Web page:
Remembering John Felstiner

Last February, translator, author, and scholar John Felstiner passed away at the age of 80. Aviya Kushner wrote these words in his memory:

I found John Felstiner’s translations of Paul Celan’s poetry at the bottom of a bonus box of books sent to me to review. At the time, I had a wonderful editor who mailed me a monthly box containing all the new poetry books published in this country. Occasionally, he sent me a bonus—all the translations he could get his hands on, or biographies of poets, or books that made him think of me, like a coveted review copy of Nathan Englander’s For the Relief of Unbearable Urges. Slogging through dozens of those books, I learned how much dull and unreadable work there is in the world—and in that particularly challenging month, when I encountered absolutely nothing I wanted to review, I was down to the very last two books in the bonus box.

I remember fanning myself with a piece of paper in my unairconditioned apartment in Somerville, Massachusetts, and hoping for something decent. The other remaining book turned out to be a biography of Celan titled Poet, Survivor, Jew, and it was also written by Felstiner. I knew within a few pages that I would reread both books throughout my entire life.

Felstiner’s obsession with Celan was deep, dogged, personal. The two books weren’t just decent or worthy of review—they were essential. Celan’s need to witness and to scream had found a parallel spirit in Felstiner, who as both translator and biographer, did not want that scream to go quiet into the night.

With Felstiner as my guide, I read about how Celan, born in Romania and haunted by all he had seen, insisted on writing his poetry of witness in German—at a time when millions of Jews refused to speak German, hear German music, or even buy German products. Celan’s very individual decision to become a great poet in German, of all tongues, was matched by the passion of his most unique translator into English, who would stop at nothing to make Celan heard—and would even turn to including German in his English translations, if that’s what it took to translate Celan. And when Felstiner, who taught both English literature and Jewish studies, encountered Hebrew words or references to Jewish text and thought in Celan’s work or papers, he translated those elements, too.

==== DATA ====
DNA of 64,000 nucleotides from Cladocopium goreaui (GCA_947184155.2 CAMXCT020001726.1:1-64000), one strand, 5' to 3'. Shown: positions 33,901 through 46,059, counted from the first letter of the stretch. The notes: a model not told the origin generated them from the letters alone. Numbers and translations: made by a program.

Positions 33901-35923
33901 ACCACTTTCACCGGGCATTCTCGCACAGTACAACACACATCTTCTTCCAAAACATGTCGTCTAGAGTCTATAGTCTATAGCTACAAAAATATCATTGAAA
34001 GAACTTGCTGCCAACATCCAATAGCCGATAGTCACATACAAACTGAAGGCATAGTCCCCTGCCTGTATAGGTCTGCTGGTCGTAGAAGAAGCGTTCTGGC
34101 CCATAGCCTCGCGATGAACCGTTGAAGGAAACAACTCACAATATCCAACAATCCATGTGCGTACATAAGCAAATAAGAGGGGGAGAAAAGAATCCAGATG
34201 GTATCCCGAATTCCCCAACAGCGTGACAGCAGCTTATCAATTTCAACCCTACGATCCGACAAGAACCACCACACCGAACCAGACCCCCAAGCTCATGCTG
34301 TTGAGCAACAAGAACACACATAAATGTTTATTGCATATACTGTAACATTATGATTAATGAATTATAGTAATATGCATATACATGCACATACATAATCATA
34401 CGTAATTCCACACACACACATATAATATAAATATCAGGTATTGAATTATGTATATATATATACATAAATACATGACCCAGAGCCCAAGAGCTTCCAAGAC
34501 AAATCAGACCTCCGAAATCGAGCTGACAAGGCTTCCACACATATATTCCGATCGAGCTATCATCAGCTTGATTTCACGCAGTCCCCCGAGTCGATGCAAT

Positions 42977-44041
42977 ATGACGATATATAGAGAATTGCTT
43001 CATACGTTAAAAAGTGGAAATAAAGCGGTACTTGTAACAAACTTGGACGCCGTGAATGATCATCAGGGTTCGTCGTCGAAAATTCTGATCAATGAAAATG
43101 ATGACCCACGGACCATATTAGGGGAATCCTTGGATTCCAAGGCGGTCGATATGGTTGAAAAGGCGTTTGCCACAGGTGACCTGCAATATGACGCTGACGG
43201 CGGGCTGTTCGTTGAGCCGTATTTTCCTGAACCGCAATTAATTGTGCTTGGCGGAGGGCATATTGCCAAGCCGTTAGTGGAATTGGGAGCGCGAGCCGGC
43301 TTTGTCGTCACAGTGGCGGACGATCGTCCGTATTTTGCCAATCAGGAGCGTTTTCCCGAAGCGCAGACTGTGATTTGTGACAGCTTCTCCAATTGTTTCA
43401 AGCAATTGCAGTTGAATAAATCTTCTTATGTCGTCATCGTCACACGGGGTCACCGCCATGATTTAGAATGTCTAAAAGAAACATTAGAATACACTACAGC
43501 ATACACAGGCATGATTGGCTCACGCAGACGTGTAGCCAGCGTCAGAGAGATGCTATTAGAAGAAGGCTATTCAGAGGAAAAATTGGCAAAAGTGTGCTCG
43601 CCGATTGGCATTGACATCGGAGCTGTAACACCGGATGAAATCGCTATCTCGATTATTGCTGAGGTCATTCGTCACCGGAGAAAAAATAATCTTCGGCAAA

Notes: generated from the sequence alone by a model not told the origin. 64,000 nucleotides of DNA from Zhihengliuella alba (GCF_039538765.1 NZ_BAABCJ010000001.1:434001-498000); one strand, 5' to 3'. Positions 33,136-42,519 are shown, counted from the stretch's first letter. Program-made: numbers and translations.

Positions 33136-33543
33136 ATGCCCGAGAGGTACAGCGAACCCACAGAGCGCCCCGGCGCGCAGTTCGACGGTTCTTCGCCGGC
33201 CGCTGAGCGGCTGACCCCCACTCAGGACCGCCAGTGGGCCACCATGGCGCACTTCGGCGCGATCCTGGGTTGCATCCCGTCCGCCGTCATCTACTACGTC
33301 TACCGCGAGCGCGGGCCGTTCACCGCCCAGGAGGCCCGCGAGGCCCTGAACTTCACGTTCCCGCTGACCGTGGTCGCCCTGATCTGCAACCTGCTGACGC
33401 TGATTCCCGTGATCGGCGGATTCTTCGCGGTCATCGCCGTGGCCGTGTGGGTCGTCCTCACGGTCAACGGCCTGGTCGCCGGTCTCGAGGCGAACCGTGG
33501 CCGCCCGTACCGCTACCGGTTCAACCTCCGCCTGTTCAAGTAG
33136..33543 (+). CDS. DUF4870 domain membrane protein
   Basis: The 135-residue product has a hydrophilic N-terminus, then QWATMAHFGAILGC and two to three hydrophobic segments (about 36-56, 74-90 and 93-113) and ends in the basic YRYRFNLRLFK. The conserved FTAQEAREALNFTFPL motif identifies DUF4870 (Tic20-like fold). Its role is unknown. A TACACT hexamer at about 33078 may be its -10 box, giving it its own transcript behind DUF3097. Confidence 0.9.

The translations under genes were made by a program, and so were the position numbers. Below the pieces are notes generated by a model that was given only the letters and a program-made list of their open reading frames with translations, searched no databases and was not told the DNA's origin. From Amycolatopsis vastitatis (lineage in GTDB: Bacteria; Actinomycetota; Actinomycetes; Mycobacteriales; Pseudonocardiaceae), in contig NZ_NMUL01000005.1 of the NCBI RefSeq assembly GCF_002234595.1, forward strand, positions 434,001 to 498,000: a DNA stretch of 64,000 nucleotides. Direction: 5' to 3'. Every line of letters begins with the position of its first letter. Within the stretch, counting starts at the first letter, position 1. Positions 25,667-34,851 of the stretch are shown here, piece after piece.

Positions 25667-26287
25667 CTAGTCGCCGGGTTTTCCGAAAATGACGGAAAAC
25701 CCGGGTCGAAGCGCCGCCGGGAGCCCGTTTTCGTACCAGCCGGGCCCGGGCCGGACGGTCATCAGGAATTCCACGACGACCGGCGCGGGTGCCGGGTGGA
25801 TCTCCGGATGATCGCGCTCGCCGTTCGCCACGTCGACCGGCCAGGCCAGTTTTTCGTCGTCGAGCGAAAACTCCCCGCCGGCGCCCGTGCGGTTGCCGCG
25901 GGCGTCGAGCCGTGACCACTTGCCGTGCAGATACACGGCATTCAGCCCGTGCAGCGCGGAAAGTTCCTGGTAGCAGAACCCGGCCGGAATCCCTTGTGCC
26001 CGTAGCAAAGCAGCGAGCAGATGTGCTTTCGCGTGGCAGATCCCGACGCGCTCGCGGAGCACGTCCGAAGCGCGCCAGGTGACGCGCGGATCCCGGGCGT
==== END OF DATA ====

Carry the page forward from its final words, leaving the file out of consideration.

But all this was only half of Felstiner’s project. I think it’s important to remember John Felstiner as a prose writer, not just as a translator. In the annals of great prefaces to translations, and great biographies of writers by translators, Felstiner’s lifelong commitment to Celan deserves a hefty chapter. I will never forget reading about how Felstiner befriended the poet’s wife, Gisèle, convincing her to let him look through Celan’s library. He comes across a well-read copy of the Tanach, the Hebrew Bible. But once when he’s leafing through books in the middle of the night, Gisèle comes into the room, looks at the volume in his hands, and says ‘no.’

Because Felstiner had a background in both English literature and Jewish studies, he could put Celan’s work in context for the English-speaking reader, catching references to Jewish text and thought, and translating the Hebrew words he comes across Hebrew words in the margins; he transmits that to the reader too.

Felstiner is best known for his translation of Celan’s “Todesfugue” or “Deathfugue,” arguably the most famous poem of the Holocaust. (The other contender, in my mind, is “In A Sealed Railway Car” by Dan Pagis, the great Hebrew poet and scholar of medieval Hebrew literature.) In “Deathfugue,” which begins with the unforgettable lines “Black milk of daybreak we drink it at evening / we drink it at midday and morning we drink it at night / we drink and we drink,” Felstiner leaves some words in German in his translation. This decision brings the reader in, including the reader in Celan’s experience, and when I have taught this poem, it is the elements students seem to notice most often.

But my favorite Felstiner translation is a less dramatic poem, but one that feels gentle and urgent— like Felstiner’s overall approach to both translating Celan and writing his biography. The poem is “Count Up the Almonds” and Felstiner renders its opening like this:

Count up the almonds,
count what was bitter and kept you waking,
count me in too:

I always return to those lines, especially the second line—“count what was bitter and kept you waking.” What Felstiner did, with his decades-long Celan obsession, was count English readers, in, too—letting us feel not only what kept Celan waking, but what kept his wife waking, and what it felt like to wake up in Celan’s home, in the middle of the night.

And yet it must be said: Felstiner was gracious. I received this impression from his writing, and it was exactly how he seemed in person, when I heard him speak about translation at Boston University and patiently answer dozens of student questions. He was singularly motivated to bring Celan into English, but he did not go where he was not allowed to go. When the poet’s wife said no, the translator-biographer obeyed—but he also told readers about it. In his translations and in his prose, Felstiner counted the reader in, remembering the reader always, along with the almonds.


Aviya Kushner is the author of The Grammar of God (Spiegel & Grau) and The Forward’s language columnist. She is an associate professor at Columbia College Chicago and a Howard Foundation fellow in nonfiction.

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